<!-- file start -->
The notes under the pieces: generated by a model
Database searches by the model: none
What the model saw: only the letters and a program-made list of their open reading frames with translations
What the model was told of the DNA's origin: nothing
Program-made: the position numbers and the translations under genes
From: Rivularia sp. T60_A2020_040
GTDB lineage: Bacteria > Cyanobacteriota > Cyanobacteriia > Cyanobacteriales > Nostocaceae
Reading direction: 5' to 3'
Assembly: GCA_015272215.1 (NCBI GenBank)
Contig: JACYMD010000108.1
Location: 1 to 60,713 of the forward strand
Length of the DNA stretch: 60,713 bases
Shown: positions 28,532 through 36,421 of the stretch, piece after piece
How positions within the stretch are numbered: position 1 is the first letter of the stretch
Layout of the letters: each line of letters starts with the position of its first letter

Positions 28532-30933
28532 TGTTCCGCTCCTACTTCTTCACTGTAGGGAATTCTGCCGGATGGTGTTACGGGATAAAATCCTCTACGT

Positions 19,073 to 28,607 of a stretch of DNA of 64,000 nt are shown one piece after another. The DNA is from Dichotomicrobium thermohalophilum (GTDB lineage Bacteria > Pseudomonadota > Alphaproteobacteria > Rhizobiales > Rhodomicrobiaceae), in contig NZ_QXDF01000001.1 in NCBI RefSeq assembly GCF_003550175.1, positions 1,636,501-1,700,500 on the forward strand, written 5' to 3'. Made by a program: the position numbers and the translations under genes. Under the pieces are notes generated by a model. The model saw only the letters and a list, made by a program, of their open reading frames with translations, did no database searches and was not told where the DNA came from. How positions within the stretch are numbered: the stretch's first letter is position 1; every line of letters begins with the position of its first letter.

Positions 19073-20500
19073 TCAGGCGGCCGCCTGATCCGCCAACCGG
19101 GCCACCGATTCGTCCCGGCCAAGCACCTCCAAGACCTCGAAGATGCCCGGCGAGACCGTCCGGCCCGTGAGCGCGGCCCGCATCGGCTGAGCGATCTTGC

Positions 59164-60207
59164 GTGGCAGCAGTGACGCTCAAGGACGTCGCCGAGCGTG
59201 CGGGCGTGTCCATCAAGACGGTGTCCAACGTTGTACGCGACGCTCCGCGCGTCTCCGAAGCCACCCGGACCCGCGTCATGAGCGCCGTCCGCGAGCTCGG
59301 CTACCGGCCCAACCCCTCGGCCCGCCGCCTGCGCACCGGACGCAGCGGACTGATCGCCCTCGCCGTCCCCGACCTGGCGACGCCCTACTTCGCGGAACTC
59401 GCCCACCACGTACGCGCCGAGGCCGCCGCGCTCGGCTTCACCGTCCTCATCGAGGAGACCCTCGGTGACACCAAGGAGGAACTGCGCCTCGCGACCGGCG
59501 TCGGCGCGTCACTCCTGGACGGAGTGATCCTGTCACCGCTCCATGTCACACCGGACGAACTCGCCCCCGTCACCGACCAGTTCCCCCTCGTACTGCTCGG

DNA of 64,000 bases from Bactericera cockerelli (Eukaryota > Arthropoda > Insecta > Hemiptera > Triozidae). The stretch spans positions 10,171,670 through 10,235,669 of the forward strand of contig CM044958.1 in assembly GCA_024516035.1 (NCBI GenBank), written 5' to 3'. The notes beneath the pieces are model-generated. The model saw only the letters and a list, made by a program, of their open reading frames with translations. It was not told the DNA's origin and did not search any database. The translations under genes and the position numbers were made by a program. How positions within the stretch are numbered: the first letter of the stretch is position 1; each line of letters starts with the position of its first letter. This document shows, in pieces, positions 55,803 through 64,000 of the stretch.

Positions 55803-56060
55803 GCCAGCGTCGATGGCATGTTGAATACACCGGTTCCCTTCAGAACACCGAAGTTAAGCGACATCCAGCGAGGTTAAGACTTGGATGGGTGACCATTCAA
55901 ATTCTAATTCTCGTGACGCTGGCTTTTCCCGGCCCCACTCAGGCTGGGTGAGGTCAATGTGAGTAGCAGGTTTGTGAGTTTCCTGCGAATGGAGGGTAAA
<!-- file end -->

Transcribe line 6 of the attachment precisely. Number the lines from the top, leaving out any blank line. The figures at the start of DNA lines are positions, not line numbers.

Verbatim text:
From: Rivularia sp. T60_A2020_040